Oktoberfest in München

You guys! This is the last post about our big road trip and I’m going to keep it short. After a quick stop in Salzburg, we made it to München for the celebrated and highly anticipated Oktoberfest. So what’s the verdict?

(You might need to click the pic to see the movement, I’ll look into it later.)

Yep! It was awesome! I had no idea what to expect, not one clue. All I knew is that you drink beer. So what happened? We arrived at a very “Oktoberfest friendly” campground that made me feel like we were back at a college dorm. Lots of young people (most wearing lederhosen and barmaid outfits), and most of them drunk at 11am. Tents were practically on top of each other in a huge open space. We secured a spot and split. Took the bus and metro into the city like everyone else and were told to just “follow the drunks.” Not kidding! We get there and can see the massive stream of people heading in the same direction, so we jammed ourselves in it.

Arriving at “Oktoberfest” was weirdly familiar. It was exactly like a state fair. (Is that just a Midwest thing?) Huge fairgrounds filled with arcades, food stalls, carnival rides, the works. The only difference was that every few meters there was a giant beer tent, filled with hundreds (thousands?) of screaming, chanting, chugging, glass-clinking revelers.

We tried to play it smart. Ate some sausages to prepare our bodies, then headed toward the mecca tent – Hofbräuhaus. Feeling like we needed a warm up before going inside the roaring tent, we sat in the beer garden and each slammed our first liter of beer and, of course, German bread (aka: a pretzel, duh). Feeling pretty darn great after that, we headed into the tent.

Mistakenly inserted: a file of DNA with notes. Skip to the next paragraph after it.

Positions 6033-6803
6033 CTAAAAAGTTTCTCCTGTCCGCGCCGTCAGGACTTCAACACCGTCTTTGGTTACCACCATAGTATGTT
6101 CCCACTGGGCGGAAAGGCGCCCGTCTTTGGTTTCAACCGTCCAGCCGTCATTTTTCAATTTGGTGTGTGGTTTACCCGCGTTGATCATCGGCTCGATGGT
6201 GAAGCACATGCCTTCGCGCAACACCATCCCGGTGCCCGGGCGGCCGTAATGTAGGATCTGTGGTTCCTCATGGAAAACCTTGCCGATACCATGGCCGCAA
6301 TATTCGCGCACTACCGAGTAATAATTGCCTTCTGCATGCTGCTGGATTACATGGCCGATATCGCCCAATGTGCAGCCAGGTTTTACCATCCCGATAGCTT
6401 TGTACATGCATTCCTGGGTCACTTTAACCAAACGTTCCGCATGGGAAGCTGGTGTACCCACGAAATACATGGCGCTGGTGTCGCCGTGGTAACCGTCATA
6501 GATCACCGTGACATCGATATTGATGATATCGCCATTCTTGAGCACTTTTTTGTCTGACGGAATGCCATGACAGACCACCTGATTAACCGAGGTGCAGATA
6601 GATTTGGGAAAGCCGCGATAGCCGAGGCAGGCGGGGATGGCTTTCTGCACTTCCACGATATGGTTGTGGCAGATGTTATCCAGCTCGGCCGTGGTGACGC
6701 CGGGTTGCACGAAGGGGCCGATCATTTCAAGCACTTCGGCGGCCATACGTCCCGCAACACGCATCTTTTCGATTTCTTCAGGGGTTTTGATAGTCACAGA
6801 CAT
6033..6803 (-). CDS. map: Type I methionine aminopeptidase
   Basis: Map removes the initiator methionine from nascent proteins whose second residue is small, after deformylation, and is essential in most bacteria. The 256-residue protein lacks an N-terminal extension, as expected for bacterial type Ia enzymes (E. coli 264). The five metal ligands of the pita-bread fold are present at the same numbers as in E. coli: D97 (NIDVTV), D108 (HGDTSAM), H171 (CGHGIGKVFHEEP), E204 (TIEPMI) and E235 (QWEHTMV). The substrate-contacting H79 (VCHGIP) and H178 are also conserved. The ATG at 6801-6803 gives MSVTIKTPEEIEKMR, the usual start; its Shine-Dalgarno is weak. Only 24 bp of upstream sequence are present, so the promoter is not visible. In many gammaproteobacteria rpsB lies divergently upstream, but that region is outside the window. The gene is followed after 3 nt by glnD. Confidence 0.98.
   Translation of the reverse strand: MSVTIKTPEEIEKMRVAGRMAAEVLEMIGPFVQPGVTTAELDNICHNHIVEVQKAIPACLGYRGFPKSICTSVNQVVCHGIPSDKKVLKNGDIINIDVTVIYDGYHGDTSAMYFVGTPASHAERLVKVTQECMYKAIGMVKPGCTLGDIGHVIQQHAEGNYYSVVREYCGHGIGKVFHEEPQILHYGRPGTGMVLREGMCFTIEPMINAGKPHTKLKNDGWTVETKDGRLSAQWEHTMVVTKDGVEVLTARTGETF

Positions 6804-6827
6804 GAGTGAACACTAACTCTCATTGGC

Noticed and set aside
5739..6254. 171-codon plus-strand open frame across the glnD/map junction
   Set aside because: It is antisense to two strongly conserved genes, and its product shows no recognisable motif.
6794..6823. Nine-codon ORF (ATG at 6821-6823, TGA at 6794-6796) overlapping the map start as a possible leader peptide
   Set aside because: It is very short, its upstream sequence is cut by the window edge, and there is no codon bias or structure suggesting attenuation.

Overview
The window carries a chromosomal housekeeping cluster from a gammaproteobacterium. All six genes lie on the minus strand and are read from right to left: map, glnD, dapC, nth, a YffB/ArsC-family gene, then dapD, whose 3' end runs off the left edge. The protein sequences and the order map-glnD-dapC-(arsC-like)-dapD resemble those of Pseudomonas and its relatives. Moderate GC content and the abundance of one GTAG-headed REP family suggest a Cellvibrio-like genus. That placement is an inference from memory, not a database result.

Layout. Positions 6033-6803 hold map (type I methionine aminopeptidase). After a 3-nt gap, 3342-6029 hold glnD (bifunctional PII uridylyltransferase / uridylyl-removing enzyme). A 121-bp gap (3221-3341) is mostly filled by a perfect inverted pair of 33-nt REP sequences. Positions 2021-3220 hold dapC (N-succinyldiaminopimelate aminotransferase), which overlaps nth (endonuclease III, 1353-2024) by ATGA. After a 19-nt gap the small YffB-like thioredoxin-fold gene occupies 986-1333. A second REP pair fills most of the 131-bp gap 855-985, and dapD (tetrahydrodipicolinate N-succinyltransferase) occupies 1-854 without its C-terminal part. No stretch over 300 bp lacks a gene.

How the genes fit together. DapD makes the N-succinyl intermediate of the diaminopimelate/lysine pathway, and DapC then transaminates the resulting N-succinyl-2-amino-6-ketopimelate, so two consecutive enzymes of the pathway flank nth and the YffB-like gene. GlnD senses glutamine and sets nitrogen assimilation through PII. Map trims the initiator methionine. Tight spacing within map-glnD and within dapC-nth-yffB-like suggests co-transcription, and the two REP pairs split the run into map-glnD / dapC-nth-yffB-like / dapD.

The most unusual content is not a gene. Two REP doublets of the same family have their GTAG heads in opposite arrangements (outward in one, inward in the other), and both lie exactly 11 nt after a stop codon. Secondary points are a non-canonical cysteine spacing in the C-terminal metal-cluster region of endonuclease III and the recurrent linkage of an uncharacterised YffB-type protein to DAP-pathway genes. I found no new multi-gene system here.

Inside is massive. There is a elevated stage with live music at one end and there had to be thousands of people filling every corner. There are areas for people with reservations and areas for those without (aka: us). We slid into some vacant spots at a stand-up table and ordered our second liters…

The rest is kind of a blur.  We were in there for hours, cheering people on as they tried to chug entire liters, booing them when they didn’t. Shared even more beers. Had a giant plate of wiener schnitzel. More giant pretzels. Stumbled out of the tent to see what else there was. Rode two carnival rides that spin you around and whirl you upside down… Somehow didn’t get sick (or die). Ate pizza, more sausage, and frites covered in sauerkraut.

The best thing about Oktoberfest? Everyone you see is from all over the world and just there to have a good time. We met everyone at our table; some from the States, the rest from Australia. Everyone was happy, relaxed and having fun. What could be better? Check out my video (starting at the 2:44 mark) to see the evidence. We had a great time.

We somehow managed to find our way back to the campsite that night and I even… tried to READ. We bring our iPads along for such time passage. Well, I passed out fell asleep with it next to me. Of course it rained that night. Of course it got in the tent. And that’s the little story of how I’m on my third iPad is just over a year. So there’s that.

Bonus: We earned ourselves a hearty McDonald’s breakfast the next morning. Americans: McDonald’s breakfast over here is not to be taken lightly. The McCafe is where it’s at.


Cologne tastes as good as it smells

Cologne, Germany, that is. I had read a few weeks ago that Cologne hosts the absolute best Christmas markets in Europe, so why not kick off the holidays by taking a mini-vacation there? We just spent the weekend in this awesome little city. It was a glorious, gluttonous frenzy for us as 1) We love food and 2) the markets were full of it. Oh, and we love the holidays! It definitely got us into the spirit.